Heavy rains, pounding hail and high winds this past week struck a number of fields in southwest Iowa. Fields in some other areas of the state had heavy rain, too. Here's a management update from Clarke McGrath, Iowa State University Extension field agronomist based at Harlan in western Iowa. He and ISU Extension colleague Aaron Saeugling, a field agronomist who covers southwest Iowa, offer the following observations, information and recommendations.
"It has been quite a tough week for growers, dealers and anyone else beat up by the storms," says McGrath, who writes a monthly column for Wallaces Farmer magazine. "Hopefully the weather will lighten up on us."
Clarke's and Aaron's observations and recommendations
Hail damage and replanting: "In talking with insurance folks, it sounds like there is a lot to be decided between the adjusters and the growers in the next week or so," says McGrath. "A friend of mine who works as a claims manager for a major crop insurance company was working with me last night on projected replant dates and options for corn; after he goes up the chain of command with it he will know more, but preliminary thoughts indicate that if farmers want to replant corn it will likely need to be done by the middle of next week or the crop insurance folks may not support that decision. Or that is this company's thinking so far; still a ways to go in evaluating what corn (and soybean) stand counts will actually look like."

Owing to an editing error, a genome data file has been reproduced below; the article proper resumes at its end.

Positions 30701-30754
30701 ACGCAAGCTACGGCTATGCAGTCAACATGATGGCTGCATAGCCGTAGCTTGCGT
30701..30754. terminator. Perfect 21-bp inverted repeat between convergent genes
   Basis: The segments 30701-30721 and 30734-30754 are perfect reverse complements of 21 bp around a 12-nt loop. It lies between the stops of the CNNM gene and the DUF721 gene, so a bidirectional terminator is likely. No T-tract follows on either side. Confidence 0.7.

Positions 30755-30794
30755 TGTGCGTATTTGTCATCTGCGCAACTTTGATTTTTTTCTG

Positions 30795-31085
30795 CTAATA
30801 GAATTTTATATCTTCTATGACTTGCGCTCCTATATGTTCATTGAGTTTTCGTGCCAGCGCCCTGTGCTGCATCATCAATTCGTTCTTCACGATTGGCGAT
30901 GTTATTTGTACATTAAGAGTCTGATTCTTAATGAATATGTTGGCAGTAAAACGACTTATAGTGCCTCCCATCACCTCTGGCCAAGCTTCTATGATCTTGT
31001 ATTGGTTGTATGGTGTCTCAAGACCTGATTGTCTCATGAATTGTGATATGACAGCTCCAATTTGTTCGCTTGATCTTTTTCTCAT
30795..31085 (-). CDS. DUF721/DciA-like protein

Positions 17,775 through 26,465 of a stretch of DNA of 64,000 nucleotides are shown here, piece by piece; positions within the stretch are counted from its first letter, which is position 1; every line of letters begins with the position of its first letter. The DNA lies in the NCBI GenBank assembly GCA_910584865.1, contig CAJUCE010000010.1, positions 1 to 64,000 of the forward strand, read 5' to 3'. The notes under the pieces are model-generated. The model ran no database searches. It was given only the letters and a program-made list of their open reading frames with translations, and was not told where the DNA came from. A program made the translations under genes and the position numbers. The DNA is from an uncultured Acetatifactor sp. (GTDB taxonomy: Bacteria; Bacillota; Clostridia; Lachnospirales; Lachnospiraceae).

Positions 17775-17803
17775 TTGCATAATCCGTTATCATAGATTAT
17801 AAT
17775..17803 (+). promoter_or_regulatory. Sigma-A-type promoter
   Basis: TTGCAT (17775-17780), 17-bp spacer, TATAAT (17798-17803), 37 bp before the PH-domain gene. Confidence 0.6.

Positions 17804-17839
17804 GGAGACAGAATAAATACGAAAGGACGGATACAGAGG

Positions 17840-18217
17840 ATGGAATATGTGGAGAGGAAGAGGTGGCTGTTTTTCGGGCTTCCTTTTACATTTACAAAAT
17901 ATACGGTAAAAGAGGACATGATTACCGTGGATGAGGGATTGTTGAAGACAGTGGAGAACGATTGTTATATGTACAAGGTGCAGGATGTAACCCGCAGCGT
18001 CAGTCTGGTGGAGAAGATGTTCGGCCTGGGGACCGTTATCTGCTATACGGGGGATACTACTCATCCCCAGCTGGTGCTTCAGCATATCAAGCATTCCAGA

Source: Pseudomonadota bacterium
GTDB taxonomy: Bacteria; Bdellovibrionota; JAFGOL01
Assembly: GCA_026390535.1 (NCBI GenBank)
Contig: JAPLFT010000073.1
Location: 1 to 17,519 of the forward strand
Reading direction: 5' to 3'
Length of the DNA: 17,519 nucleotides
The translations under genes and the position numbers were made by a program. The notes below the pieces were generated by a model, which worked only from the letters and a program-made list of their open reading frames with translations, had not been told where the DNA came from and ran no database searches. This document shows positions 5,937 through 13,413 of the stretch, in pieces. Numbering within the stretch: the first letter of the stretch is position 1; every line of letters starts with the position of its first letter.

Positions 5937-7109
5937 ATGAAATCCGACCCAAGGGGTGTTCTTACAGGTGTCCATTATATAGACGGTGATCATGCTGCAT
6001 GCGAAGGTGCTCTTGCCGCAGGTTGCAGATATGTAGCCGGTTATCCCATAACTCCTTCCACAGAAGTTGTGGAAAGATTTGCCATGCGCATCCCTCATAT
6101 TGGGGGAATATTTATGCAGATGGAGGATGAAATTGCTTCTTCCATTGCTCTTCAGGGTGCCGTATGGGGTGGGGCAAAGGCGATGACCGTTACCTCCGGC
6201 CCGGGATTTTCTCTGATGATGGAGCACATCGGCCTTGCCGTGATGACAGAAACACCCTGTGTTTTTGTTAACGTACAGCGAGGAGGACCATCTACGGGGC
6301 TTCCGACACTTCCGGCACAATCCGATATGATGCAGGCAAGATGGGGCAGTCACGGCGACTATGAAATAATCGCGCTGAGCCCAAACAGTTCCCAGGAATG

Corn takes around 82 GDU's to shoot a new leaf until the plant gets up around V10 growth stage, and it would sure be helpful to give it a chance to grow a leaf and see what new growth looks like when it comes; that can be helpful when evaluating long-term damage to the growing point in cases where it looks like the growing point is healthy but there has been significant bruising around the growing point.
"So far since the night of the June 3 storm we are around 85 to 95 GDU's depending on location here in western Iowa yet in many fields we haven't quite got enough "new" leaf tissue to see what we have in terms of corn plant recovery from the hail. Hopefully in the next few days we will know more," says McGrath.
What about corn plants that have the leaves "tied up"?
To answer questions about the plants that are "tied up"… it depends, says McGrath. To quote Dr. Roger Elmore: "Some plants may be 'tied' or 'crippled,' for example, the leaves fail to expand in a normal manner from the whorl. Since it cannot be determined until much later whether these crippled plants will develop normally, they should be classified as non-living if replanting the stand is being considered." That is good advice.